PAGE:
Introduction: Patient Safety Indicator (PSI) 90 is a composite measure widely used in federal pay-for-performance and public reporting programs. A component metric of PSI 90, venous thromboembolism (VTE) rate, has been shown to be subject to surveillance bias and not a valid measure for hospital quality comparisons. A study was conducted to examine how hospital PSI 90 scores would change if the VTE measure were removed from calculation of this composite measure. Methods: Using 2014 Medicare inpatient claims data, PSI 90 scores were calculated with and without the VTE measure for 3,203 hospitals. Hospital characteristics obtained from the American Hospital Association Annual Survey and Centers for Medicare & Medicaid Services Payment Update Impact File were merged with PSI 90 scores. Results: Removing the VTE outcome measure from the calculation of PSI 90 version 5 improved PSI 90 scores for 17.1% of hospitals but lowered scores for 20.8% of hospitals, while 62.1% had no change in scores. Hospitals were more likely to improve on PSI 90 when the VTE measure was removed if they were larger (odds ratio [OR] = 1.60; 95% confidence interval [CI] = 1.00–2.58), were major teaching hospitals (OR = 1.76; 95% CI = 1.10–2.79), had greater technological resources (OR = 2.03; 95% CI = 1.40–2.94), or cared for sicker patients (OR = 1.12; 95% CI = 1.01–1.25). Conclusion: Inclusion of the surveillance bias–prone VTE outcome measure in the PSI 90 composite disproportionately penalizes larger, academic hospitals and those that care for sicker patients. Removal of the VTE outcome measure from PSI 90 should be strongly considered.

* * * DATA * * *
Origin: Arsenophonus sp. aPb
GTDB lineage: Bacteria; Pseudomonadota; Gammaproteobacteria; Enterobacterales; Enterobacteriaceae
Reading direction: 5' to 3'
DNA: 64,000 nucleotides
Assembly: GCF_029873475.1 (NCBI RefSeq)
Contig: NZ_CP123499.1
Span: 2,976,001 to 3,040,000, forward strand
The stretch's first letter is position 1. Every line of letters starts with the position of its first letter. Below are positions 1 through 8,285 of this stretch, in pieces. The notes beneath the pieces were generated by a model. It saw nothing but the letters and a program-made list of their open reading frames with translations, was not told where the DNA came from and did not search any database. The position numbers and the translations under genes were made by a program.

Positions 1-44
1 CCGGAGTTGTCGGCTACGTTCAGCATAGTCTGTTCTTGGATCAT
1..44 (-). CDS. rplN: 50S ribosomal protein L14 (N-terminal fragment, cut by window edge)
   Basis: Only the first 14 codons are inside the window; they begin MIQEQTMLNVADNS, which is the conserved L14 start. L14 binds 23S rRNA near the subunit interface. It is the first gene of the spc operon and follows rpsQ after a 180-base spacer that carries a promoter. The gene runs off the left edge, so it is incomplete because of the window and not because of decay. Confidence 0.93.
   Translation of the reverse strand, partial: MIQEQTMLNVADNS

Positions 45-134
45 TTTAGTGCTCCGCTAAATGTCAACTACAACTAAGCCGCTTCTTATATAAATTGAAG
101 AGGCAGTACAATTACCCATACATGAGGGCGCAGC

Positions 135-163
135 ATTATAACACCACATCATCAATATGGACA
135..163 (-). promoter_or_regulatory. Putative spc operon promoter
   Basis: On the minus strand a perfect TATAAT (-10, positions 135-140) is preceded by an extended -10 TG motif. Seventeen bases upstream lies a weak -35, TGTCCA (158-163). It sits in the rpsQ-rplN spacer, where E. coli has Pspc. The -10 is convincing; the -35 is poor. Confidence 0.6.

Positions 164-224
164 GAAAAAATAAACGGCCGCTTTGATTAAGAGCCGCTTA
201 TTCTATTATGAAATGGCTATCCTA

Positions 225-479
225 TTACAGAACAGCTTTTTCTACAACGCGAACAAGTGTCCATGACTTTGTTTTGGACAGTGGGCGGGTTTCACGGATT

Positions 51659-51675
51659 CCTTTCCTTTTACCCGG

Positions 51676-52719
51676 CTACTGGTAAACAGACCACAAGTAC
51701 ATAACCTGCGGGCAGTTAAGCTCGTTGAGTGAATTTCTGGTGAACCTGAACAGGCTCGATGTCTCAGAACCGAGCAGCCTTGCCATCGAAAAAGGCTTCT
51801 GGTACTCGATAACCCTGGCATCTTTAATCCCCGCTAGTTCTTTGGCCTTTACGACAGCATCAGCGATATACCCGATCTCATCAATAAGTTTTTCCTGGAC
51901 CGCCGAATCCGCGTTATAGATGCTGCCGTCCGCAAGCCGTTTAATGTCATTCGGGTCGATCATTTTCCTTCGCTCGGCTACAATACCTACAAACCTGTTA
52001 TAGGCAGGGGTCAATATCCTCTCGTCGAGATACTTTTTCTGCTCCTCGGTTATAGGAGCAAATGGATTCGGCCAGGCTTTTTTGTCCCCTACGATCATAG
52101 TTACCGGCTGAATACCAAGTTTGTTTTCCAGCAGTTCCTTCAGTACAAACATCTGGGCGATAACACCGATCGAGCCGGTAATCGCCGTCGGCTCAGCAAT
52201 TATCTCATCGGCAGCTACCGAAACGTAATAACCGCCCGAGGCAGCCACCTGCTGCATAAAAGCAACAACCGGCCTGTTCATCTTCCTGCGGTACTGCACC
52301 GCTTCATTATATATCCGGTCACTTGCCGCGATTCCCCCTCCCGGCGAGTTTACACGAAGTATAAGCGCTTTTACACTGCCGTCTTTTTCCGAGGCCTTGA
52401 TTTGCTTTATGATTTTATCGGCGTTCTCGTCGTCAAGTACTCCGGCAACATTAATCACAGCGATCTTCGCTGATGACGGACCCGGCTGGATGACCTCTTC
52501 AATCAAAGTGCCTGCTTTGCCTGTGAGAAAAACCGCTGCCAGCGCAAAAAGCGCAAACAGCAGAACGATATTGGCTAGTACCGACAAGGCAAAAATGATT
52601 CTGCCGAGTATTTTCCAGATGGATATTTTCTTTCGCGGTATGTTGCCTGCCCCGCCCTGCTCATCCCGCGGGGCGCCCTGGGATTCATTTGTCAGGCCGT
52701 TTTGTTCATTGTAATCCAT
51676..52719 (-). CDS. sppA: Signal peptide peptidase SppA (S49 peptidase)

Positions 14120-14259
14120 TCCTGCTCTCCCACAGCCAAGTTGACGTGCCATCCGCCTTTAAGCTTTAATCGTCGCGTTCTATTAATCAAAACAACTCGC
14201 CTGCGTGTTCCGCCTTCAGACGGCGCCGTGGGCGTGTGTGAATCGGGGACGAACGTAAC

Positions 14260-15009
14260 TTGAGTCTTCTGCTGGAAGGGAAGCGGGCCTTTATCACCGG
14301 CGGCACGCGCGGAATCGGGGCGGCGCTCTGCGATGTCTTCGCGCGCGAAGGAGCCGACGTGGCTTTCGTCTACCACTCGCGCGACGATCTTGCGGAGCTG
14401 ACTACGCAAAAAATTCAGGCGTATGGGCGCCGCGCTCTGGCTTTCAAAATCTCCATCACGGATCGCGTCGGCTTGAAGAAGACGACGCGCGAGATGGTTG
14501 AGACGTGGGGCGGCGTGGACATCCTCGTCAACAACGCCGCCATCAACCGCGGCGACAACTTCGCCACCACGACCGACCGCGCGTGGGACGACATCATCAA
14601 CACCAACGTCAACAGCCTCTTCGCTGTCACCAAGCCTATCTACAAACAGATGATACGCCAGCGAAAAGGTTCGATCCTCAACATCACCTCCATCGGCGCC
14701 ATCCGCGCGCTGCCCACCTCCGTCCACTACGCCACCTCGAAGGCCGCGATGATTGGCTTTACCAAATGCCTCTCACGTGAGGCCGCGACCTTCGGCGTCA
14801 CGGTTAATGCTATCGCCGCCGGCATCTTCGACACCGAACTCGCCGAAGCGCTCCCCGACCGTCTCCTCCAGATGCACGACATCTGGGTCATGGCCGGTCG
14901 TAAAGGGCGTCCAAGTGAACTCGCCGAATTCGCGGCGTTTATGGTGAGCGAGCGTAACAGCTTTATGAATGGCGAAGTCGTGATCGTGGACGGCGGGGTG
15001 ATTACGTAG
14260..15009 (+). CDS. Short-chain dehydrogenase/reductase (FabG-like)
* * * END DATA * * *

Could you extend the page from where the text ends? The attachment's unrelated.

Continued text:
|Original language||English (US)|
|Number of pages||8|
|Journal||Joint Commission Journal on Quality and Patient Safety|
|State||Published - Mar 2019|
ASJC Scopus subject areas
- Leadership and Management